During the summer months in Portland, Oregon, air-conditioning was unnecessary. The temperature was typically around 80 degrees Fahrenheit (F) and rarely felt hot. The wool insulation in the tiny house combined with a fan to suck in the cool evening air was all that was required to stay within a tolerable temperature. However, now that the tiny house has moved south to the Central California Valley, the summer heat has been intense. We moved to Red Bluff, CA during the first week of May and quickly experienced high temps above 95 degrees F. In early June, one day exceeded 113 degrees F.
I quickly realized after a few days in our new climate that we needed to adapt. Our tiny house has a wonderful feeling of space with 10 windows, however, a sunny day can rapidly turn this benefit into a green-house effect. Further exacerbating the problem was the tiny house parking spot. In Red Bluff, CA the tiny house is parked directly in the sun and on a black asphalt driveway. To cool the house, I started drawing the window shades after mid morning to reflect sunlight. Also, to reduce solar gain in the loft, I mounted a nylon sun fabric to the outside of our skylight. Although, blocking sunlight and using a fan to circulate the air reduced the interior temp about 10 degrees F, this wasn’t quite enough to get the house down to a comfortable temp.
To meet our immediate need and to save the cats from another day of misery, I purchased a small window air-conditioner with good reviews. The model I purchased was a 5,000 BTU, 500 Watt, Frigidaire unit. Thankfully, this air-conditioner was inexpensive ($118) and easy to install with the provided insulating foam and a few added “L” brackets. The opening for my tiny house window is only about 18” wide but the air-conditioner with insulating foam fit easily. The unit is very stable with the “L” brackets and conserves space by protruding only about 5 inches beyond the exterior siding and less than 1 inch beyond the interior wall.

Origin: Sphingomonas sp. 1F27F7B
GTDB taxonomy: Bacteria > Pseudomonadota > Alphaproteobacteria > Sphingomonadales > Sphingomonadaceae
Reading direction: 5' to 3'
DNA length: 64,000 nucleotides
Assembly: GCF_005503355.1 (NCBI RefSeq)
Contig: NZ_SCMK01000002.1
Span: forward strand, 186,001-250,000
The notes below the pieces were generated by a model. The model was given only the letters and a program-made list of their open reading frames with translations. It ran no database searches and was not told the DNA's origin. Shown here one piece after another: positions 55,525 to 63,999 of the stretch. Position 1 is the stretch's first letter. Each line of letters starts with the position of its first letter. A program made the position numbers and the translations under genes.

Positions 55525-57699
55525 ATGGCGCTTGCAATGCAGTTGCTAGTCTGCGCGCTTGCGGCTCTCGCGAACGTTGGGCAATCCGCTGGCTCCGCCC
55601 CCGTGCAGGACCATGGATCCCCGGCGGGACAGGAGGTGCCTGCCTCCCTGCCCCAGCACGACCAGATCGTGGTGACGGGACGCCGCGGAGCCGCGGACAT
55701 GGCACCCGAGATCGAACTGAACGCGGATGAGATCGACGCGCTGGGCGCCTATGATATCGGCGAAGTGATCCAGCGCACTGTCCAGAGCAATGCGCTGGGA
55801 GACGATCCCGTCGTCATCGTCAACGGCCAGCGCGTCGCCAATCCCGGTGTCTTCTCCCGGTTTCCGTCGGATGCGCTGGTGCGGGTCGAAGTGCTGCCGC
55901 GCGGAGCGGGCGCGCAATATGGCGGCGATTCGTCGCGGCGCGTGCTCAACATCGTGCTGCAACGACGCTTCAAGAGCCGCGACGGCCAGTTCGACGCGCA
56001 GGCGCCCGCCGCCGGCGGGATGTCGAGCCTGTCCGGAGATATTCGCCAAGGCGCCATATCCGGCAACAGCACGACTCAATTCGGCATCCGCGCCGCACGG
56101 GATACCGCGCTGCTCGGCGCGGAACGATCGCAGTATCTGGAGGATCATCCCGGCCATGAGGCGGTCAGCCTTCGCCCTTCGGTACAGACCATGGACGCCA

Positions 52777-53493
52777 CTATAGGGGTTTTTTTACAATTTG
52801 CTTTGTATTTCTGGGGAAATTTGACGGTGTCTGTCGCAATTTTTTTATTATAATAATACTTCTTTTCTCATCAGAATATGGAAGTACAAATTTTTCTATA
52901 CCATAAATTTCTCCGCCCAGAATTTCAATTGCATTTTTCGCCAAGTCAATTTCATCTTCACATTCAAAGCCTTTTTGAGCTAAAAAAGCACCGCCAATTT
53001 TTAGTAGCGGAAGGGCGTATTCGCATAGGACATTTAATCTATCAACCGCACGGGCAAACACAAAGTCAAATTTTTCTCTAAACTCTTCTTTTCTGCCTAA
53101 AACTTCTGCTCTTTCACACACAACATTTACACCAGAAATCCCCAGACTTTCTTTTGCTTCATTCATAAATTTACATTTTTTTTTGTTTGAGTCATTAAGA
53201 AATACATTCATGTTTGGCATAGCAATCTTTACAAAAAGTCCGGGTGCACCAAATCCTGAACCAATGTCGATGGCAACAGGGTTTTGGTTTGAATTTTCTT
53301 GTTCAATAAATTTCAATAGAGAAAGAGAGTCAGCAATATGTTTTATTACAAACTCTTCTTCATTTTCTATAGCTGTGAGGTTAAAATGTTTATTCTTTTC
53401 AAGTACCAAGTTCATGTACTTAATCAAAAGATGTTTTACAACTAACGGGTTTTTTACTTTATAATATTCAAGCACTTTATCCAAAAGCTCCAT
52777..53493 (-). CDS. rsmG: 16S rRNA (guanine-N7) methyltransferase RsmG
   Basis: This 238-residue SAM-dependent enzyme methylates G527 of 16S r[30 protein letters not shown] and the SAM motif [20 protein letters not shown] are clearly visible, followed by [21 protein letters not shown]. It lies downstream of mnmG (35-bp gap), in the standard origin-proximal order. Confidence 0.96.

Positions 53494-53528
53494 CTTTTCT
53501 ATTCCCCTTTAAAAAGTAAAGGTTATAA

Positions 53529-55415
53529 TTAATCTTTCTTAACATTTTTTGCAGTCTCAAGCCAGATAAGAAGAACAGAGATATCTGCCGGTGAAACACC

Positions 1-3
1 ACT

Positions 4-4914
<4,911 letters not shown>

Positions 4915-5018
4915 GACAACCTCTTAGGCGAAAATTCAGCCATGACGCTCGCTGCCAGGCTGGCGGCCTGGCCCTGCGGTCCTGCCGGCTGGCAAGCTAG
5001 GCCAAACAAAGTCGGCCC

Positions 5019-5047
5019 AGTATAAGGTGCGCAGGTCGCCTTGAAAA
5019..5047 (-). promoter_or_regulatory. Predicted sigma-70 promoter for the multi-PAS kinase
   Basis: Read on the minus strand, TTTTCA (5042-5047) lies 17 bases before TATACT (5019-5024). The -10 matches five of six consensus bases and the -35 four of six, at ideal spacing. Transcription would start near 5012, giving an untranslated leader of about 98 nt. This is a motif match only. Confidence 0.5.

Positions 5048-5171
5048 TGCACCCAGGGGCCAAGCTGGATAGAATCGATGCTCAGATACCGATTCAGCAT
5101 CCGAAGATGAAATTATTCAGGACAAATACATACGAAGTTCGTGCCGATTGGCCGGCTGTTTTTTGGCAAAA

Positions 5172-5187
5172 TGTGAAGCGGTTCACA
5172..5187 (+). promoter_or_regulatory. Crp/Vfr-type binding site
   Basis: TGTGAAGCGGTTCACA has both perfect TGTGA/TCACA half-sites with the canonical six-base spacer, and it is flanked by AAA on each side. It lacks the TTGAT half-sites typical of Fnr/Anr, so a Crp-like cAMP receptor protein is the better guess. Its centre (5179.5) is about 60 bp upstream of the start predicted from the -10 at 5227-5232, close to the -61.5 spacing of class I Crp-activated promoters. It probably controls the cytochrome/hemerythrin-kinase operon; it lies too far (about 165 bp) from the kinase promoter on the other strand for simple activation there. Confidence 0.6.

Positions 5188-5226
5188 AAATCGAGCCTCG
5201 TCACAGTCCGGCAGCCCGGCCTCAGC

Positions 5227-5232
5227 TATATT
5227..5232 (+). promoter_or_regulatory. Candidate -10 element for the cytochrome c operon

Initially, I was concerned that the energy consumption with this new appliance would skyrocket. After using the unit nearly constantly for about two months I’m happy to report that our electricity cost merely doubled from about $6/month to $11/month. In comparison, the central air conditioning and attic fan in my mother-in-law’s 2,500 sq ft home costs about $300/month to run. This cost is so prohibitive that my mother-in-law keeps her central air off. We have invited her to come over to the tiny house to cool down periodically. For example, during that 113 degree F day I mentioned earlier, we all hung out in the tiny house and relished the comfortable 70 degree F interior temp.
In summary, after six seasons in the tiny house spanning three distinct climates, I’ve learned how to adapt. Below are a few tips I’ve learned that can help keep a tiny house cool in the summer heat:
- Trees are wonderful for blocking the sun and reducing the wind, so incorporate them into your parking space planning.
- If possible, park on grass surfaces during the summer. Black asphalt surfaces can dramatically increase the heat.
- Sun screen fabric is a great addition to the house and has the added benefit of greater privacy.
- Tiny houses are easy to efficiently heat and cool so don’t worry about the added $5-10/month additional cost in maintaining a comfortable temperature.